This thesis presents network server performance analysis and improvement at the operating system (OS), application, and processor levels. At the kernel level, we develope a profiling tool that provides rich OS transparency at low cost, by exposing system call performance as a first-class result via in-band channels. Using this tool on the Flash Web server running the standard SPECweb99 benchmark reveals a series of negative interactions between the server application and the OS. Some of the solutions to these issues have lead to a set of kernel patches to improve networked file transfer, and others contribute in server application design.
At the application level, we redesign the Flash server and the widely-used Apache server, improving Flash's SPECweb99 score by a factor of four and reducing response time by one to two orders of magnitude on both servers. Using these servers, we then examine server latency under load and trace the root cause of server-induced latency to head-of-line blocking within filesystem-related kernel queues. This behavior, in turn, causes batching and burstiness, and gives rise to a phenomenon we call service inversion, where requests are served unfairly with long responses served ahead of short responses. Removing blocking not only reduces response time under load and improves latency profiles, but also mitigates burstiness and improves request handling fairness. The resulting servers show better latency scalability with processor speed, making them better candidates for future improvements.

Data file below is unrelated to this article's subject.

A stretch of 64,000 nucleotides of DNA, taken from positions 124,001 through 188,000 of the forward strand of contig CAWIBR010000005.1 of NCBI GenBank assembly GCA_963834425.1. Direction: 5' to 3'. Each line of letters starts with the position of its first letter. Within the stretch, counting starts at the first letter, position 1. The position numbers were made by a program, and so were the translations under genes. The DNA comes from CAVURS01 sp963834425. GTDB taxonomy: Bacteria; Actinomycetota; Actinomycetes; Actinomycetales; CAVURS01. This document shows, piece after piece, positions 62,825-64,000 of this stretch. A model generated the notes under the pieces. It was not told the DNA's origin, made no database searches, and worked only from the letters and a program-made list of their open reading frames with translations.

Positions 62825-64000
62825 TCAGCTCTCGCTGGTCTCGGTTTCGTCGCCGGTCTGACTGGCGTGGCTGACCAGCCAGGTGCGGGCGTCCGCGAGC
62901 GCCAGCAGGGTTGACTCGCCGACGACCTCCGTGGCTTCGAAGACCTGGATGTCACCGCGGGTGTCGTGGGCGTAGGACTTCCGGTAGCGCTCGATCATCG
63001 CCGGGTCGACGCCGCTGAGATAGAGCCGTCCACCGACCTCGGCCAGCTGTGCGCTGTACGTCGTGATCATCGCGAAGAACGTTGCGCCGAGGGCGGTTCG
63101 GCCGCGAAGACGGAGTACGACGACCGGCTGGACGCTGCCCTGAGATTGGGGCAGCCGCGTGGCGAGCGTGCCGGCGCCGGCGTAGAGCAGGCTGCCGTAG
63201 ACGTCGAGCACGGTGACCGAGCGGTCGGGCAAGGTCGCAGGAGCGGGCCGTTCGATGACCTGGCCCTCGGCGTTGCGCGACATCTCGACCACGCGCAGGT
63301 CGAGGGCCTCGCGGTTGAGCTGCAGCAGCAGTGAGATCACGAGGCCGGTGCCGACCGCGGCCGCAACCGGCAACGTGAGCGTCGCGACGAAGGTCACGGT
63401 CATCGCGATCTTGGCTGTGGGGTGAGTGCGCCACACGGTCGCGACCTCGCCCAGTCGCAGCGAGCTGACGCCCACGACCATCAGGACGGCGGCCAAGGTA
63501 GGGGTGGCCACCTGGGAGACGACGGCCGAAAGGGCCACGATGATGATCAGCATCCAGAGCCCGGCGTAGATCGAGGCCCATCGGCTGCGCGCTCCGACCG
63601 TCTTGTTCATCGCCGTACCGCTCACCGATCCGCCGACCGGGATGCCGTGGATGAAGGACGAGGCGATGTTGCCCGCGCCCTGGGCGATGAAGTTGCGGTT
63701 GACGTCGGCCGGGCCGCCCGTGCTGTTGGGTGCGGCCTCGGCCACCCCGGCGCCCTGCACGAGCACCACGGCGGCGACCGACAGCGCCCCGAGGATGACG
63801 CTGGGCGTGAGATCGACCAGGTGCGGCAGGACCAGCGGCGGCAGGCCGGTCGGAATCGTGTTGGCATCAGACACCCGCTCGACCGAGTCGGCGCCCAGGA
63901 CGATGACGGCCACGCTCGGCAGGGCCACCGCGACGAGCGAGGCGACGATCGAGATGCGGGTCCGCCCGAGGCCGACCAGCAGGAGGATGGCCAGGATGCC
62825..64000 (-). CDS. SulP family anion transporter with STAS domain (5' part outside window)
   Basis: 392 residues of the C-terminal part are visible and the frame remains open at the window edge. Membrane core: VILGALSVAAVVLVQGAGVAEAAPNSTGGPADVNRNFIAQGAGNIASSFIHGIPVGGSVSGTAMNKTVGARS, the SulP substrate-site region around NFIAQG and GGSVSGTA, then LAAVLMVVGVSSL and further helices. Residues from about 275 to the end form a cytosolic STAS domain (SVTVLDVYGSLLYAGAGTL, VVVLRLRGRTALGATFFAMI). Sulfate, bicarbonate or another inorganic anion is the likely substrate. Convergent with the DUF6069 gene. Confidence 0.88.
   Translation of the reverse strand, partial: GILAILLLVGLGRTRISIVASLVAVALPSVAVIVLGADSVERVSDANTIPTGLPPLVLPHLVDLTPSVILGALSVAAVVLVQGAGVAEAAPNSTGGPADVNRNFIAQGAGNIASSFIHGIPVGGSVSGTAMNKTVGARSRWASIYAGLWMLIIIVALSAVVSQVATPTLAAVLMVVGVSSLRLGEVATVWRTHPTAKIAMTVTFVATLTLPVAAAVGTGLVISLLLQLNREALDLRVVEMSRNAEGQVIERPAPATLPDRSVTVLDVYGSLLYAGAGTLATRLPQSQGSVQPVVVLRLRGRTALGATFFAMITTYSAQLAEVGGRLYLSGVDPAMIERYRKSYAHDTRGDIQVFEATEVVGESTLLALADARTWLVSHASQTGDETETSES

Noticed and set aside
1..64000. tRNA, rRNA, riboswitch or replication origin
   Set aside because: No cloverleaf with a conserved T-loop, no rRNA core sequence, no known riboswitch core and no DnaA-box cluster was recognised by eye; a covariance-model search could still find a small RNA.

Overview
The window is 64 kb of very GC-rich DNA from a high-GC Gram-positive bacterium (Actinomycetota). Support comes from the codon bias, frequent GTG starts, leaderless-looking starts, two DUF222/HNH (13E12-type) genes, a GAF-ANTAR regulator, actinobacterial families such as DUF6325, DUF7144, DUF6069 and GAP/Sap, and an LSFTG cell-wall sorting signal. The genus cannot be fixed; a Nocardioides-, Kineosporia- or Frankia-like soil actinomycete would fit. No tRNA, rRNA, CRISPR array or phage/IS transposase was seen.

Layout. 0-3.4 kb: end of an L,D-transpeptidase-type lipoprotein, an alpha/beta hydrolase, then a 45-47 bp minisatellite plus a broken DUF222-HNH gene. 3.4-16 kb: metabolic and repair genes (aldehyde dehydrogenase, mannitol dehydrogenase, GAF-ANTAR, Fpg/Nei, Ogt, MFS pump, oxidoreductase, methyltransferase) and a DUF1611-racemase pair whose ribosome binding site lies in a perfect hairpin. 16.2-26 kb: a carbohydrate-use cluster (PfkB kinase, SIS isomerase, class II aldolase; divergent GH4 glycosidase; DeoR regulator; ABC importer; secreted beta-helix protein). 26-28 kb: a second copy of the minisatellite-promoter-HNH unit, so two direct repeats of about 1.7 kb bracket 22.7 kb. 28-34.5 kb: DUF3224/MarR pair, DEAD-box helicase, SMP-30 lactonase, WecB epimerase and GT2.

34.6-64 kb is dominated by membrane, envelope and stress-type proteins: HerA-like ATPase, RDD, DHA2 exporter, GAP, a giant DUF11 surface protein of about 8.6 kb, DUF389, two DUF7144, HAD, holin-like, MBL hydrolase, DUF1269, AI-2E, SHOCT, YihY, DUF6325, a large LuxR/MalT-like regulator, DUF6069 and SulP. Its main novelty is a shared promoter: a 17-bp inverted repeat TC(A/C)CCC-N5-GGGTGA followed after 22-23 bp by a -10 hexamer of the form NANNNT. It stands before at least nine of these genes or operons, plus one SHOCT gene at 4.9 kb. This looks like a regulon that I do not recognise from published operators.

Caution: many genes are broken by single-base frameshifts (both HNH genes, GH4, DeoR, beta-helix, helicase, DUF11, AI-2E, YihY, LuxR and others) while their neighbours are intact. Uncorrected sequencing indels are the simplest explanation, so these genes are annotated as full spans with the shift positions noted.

Finally, we investigate the architectural aspects of server performance, conducting detailed analysis of delivered simultaneous multithreading (SMT) systems. Using five different software packages and three hardware platforms, experimental results show that the benefits of the current SMT implementation on Intel Xeon processors are modest for network servers, and short memory latency or extra L3 cache helps SMT yield better speedups. By performing microarchitectural evaluation using processor performance counters, we also provide insight into the instruction-level resource bottlenecks that affect performance on these platforms. Finally, we compare the measured results with similar studies performed using simulation, and discuss the feasibility of these simulation models, both in the context of current hardware, and with respect to future trends.